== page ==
He does not expect local funds to do any window dressing, which would require a lot of money and may not be successful.

“If there is any window dressing at all, it would only happen in the last few days of the year, maybe one or two days before the year ends. It will be very last minute,” he told SunBiz.

Earlier in May, Pong said that the KLCI could end the year at 1,630 points if stock market earnings performance hold to a growth of about 6%.

“Today we are already at that level. If the earnings growth is worse, it will fall below 1,630 points. Looking at the way things are going, I believe it is likely to go below 1,630 points,” he added.

He said earnings growth are likely to fall below 6% based on third quarter data and growth since then, combined with the likelihood of a sharp drop in the next few days. Based on signals from the market, he expects earnings growth to come in around 4%.

Today, the FBM KLCI opened 13.15 points weaker at 1,628.47 and ended 6.31 points lower at 1,635.31 from yesterday’s close of 1,641.62.

For 2019, Pong said economic performance could be worse than 2018, depending on the government’s spending.

“If the government doesn’t spend because of poor oil prices or poor revenue from taxes or other reasons, things could spiral downwards and negatively affect corporate earnings. The government frequently takes the lead in spending and initiatives for infrastructure. If the government doesn’t spend for development expenditures, the momentum would not be there,” he said.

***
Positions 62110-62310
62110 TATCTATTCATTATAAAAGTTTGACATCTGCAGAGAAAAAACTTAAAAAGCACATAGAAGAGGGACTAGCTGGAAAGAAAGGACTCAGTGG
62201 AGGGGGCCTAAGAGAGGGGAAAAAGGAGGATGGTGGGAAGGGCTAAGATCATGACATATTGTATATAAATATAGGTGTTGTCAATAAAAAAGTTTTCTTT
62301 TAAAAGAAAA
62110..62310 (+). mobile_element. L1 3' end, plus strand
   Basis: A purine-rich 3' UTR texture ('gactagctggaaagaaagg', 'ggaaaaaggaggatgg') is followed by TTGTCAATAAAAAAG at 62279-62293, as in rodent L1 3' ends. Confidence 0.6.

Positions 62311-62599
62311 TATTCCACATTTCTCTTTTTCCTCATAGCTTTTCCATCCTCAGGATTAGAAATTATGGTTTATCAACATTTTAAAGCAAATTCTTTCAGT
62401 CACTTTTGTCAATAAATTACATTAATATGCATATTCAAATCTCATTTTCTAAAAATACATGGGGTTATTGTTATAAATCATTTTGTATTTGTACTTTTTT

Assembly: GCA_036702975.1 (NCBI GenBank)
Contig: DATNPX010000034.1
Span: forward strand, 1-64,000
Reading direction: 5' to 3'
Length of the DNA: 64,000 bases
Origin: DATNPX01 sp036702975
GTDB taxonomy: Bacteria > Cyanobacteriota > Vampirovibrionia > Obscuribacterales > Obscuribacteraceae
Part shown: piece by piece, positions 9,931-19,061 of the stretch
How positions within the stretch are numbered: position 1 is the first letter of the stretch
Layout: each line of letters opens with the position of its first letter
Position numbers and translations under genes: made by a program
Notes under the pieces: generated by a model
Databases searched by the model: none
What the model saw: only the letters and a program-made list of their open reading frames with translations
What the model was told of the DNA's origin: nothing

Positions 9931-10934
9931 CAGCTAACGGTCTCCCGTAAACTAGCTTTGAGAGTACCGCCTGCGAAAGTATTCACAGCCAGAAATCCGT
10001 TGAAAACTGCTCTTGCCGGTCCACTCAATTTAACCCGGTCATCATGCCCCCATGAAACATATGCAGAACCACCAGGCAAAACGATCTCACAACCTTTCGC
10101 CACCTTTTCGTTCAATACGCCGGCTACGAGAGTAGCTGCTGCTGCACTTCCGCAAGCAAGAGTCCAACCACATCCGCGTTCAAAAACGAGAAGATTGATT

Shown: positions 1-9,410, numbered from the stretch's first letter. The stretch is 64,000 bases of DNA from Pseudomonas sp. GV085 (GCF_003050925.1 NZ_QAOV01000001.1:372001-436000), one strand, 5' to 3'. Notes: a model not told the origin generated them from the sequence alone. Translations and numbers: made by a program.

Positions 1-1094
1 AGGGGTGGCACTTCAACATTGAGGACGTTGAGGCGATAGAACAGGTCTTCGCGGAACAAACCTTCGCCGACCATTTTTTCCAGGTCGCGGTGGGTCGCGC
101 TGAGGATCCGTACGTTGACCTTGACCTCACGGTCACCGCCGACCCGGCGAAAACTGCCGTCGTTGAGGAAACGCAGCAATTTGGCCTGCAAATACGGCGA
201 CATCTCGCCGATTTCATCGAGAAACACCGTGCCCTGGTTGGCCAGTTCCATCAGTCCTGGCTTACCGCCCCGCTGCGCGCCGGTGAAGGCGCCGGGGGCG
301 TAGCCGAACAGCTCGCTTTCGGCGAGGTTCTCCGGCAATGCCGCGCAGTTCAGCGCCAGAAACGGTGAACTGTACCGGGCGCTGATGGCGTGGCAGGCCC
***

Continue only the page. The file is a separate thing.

He said economic growth has to be at least 4% in order to be “healthy”, as a 3-4% growth would mean that there are parts of the economy that are stagnant or contracting.

Meanwhile, Areca Capital Sdn Bhd CEO Danny Wong declined to comment on window dressing activities at end-2018, saying that the short-term outlook is very sentiment-driven.

“Earnings for 2019 may not be as robust as 2018, especially in the second half of 2019,” he said.

However, he noted that Asia is still an engine of growth and maintained his positive outlook on economic growth and corporate earnings for next year.

“Earlier, I expected the third and fourth quarters this year to be better than the first and second quarters but it turned out to be worse. I still maintain my outlook but perhaps it has been delayed till 2019,” he said.

On foreign funds, which saw a large outflow so far this year, Wong expects foreign funds to return next year, for both equities and bonds, driven by 4-5% gross domestic product growth, the attractiveness of the ringgit and low valuations.

“Investors will watch out for countries with twin deficit but fortunately, Malaysia has a current account surplus, which will continue as the government has put on hold mega projects,” he said.

He said the rating agencies are still on hold on Malaysia due to the strong economy, with potential for a rating upgrade next year.